The name Serengeti Migration conjures up images of millions of wildebeest, zebra, and gazelle meandering about their migration routes with pride of lions, sometimes sleeping, sometimes alert and carefully stalking their prey. Cheetah peers across the endless Serengeti Plains.
The park’s name “Serengeti” means endless plains and is derived from the Maasai language. Within Serengeti’s vast plains, scattered rock outcrops, patches of Acacia bush, forest, and occasional small rivers lies endless habitat for more than 3 million large mammals.
Serengeti Ecosystem is one of the oldest on earth. The essential features of climate, vegetation and fauna have barely changed in the past million years. Early man himself made an appearance in Olduvai Gorge about two million years ago. Some patterns of life, death, adaptation, and migration are as old as the hills themselves.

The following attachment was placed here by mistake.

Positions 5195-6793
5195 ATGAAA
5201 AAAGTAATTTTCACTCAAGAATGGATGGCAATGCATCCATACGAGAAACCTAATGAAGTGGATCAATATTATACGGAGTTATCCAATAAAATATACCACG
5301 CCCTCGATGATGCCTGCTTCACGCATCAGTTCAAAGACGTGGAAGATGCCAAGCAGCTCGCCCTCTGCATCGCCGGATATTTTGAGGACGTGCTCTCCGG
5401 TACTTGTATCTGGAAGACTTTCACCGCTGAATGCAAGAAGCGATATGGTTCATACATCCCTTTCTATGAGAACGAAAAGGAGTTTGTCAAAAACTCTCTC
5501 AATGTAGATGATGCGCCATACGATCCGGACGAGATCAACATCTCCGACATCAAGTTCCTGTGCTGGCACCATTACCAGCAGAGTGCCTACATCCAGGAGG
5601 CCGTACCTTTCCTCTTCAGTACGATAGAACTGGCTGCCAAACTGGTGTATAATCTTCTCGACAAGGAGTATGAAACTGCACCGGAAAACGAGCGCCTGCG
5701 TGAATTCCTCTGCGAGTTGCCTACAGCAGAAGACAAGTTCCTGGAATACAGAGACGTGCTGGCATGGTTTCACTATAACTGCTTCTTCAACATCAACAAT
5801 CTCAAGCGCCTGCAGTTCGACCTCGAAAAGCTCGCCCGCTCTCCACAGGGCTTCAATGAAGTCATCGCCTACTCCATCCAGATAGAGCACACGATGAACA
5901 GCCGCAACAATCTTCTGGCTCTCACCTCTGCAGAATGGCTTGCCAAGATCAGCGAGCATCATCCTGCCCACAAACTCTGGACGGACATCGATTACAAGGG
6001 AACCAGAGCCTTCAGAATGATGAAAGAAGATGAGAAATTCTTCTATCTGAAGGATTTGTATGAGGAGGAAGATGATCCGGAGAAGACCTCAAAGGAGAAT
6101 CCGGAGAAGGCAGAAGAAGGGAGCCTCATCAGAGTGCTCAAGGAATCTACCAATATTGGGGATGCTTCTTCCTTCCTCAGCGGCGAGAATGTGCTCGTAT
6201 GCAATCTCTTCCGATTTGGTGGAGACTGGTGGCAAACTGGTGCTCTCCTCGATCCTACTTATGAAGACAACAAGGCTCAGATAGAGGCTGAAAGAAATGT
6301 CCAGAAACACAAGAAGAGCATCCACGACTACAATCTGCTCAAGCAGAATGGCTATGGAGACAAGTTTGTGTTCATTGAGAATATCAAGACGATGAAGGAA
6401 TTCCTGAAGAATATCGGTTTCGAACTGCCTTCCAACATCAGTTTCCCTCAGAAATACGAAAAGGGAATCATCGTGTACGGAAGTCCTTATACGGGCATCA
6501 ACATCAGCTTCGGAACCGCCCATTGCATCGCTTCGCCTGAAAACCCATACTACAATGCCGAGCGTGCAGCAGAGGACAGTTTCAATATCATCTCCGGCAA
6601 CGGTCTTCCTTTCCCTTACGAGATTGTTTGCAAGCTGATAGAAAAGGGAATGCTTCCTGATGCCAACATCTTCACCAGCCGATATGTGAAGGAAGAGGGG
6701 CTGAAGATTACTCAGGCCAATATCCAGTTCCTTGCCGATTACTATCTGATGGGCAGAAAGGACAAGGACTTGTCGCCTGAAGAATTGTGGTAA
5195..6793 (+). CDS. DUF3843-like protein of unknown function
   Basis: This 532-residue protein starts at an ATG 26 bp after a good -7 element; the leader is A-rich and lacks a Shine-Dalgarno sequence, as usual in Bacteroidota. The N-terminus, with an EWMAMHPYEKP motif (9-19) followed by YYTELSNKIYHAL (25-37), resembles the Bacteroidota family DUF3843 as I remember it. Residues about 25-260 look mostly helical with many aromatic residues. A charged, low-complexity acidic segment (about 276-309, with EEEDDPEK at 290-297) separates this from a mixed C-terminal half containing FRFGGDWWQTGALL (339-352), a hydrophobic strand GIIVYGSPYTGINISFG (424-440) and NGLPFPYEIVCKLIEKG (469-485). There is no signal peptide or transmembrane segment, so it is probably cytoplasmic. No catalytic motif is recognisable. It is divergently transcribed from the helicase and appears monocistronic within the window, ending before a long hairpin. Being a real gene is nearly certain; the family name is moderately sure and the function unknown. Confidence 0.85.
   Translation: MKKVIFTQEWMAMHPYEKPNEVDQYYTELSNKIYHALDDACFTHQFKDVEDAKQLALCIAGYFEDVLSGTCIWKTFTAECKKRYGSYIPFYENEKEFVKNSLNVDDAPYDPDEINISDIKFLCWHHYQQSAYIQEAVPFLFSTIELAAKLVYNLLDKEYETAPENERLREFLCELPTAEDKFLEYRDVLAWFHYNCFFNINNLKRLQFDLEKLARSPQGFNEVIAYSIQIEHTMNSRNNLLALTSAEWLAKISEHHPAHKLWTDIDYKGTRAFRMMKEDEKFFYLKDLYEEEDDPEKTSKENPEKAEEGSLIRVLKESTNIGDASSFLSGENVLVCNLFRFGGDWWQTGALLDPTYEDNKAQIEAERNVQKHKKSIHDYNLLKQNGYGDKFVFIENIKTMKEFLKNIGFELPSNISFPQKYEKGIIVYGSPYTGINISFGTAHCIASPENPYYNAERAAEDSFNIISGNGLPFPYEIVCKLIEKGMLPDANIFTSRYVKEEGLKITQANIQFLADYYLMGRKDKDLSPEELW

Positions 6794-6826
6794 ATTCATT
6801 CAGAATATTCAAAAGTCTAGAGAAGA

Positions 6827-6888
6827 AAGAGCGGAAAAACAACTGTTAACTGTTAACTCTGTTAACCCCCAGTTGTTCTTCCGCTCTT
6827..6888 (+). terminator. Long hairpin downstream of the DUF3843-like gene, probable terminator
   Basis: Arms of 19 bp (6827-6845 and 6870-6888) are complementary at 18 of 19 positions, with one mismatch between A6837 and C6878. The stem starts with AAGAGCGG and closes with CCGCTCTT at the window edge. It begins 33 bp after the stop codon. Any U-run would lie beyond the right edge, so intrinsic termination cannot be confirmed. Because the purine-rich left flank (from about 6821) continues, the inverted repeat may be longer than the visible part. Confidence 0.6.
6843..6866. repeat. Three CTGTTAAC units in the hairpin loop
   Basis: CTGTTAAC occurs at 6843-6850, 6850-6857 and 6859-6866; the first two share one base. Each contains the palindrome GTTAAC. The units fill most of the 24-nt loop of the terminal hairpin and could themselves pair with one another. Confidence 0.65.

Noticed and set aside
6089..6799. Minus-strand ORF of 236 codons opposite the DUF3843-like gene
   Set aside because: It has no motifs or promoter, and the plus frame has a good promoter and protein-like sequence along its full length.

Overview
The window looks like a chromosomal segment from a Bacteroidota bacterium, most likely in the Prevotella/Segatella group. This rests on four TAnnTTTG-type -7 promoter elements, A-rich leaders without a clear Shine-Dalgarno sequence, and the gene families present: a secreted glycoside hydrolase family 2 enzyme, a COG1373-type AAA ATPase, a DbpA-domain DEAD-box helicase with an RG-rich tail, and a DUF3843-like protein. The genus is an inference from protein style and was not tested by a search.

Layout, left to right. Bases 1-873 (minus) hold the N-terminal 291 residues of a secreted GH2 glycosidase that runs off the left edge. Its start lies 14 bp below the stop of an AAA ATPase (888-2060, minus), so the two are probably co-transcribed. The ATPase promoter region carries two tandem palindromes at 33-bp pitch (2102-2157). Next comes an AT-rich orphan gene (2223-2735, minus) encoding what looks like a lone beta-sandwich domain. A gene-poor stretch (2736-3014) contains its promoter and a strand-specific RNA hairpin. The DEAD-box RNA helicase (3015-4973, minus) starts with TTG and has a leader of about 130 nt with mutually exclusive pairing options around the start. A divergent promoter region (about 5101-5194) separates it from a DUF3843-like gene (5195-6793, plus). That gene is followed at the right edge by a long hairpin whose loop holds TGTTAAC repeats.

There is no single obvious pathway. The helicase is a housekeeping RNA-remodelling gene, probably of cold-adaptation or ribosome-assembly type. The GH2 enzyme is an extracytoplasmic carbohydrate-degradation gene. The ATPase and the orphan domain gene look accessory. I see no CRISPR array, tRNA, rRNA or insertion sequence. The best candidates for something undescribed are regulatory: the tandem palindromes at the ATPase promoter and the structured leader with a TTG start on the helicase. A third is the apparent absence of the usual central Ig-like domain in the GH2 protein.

It is the migration for which Serengeti is perhaps most famous. Over a million wildebeest and about 200,000 zebras flow south from the northern hills to the southern plains for the short rains every October and November, and then swirl west and north after the long rains in April, May and June. So strong is the ancient instinct to move that no drought, gorge or crocodile infested river can hold them back. Along with the millions of wildebeest and hundreds of thousands of zebras and gazelles, there are over 30 other species of plains animals in the Serengeti ecosystem. These include the “big five” of the African safari circuit: elephant, lion, leopard, rhino, and buffalo. Other animal species in Serengeti include cheetah, hippo, giraffe, eland, impala, waterbuck, baboon, warthog, Kongoni, Topi, various species of monkeys and a rich selection of bird-life with nearly 500 species of birds recorded.